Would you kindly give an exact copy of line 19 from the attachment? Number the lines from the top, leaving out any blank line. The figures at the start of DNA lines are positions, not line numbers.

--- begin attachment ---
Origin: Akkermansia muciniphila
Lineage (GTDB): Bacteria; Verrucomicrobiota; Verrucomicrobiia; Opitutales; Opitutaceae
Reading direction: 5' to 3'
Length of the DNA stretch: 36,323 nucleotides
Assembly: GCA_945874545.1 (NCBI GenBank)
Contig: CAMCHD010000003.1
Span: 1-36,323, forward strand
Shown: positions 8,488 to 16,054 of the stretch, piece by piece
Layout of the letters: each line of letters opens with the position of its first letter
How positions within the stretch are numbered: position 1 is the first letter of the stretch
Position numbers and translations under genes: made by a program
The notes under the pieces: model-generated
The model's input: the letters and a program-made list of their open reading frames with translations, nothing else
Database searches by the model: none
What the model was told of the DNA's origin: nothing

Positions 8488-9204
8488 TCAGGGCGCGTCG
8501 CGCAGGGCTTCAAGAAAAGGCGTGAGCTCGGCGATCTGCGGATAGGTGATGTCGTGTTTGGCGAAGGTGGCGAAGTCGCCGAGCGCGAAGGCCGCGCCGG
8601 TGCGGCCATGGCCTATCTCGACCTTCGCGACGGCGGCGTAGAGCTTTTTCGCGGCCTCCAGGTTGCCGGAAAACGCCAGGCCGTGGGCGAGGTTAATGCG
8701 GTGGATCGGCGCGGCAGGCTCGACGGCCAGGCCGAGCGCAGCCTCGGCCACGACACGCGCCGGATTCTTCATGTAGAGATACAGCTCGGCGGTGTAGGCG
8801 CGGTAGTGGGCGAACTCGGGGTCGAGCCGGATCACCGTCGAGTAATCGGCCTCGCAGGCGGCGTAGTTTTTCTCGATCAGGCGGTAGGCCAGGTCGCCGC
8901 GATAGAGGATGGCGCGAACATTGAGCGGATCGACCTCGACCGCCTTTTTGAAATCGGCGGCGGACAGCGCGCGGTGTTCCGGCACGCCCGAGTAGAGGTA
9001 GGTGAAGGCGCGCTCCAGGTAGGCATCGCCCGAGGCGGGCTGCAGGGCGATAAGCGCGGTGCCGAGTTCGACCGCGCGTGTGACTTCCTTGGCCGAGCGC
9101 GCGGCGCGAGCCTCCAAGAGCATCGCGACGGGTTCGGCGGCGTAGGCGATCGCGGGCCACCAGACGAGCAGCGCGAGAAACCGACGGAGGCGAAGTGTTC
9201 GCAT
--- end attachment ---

8601 TGCGGCCATGGCCTATCTCGACCTTCGCGACGGCGGCGTAGAGCTTTTTCGCGGCCTCCAGGTTGCCGGAAAACGCCAGGCCGTGGGCGAGGTTAATGCG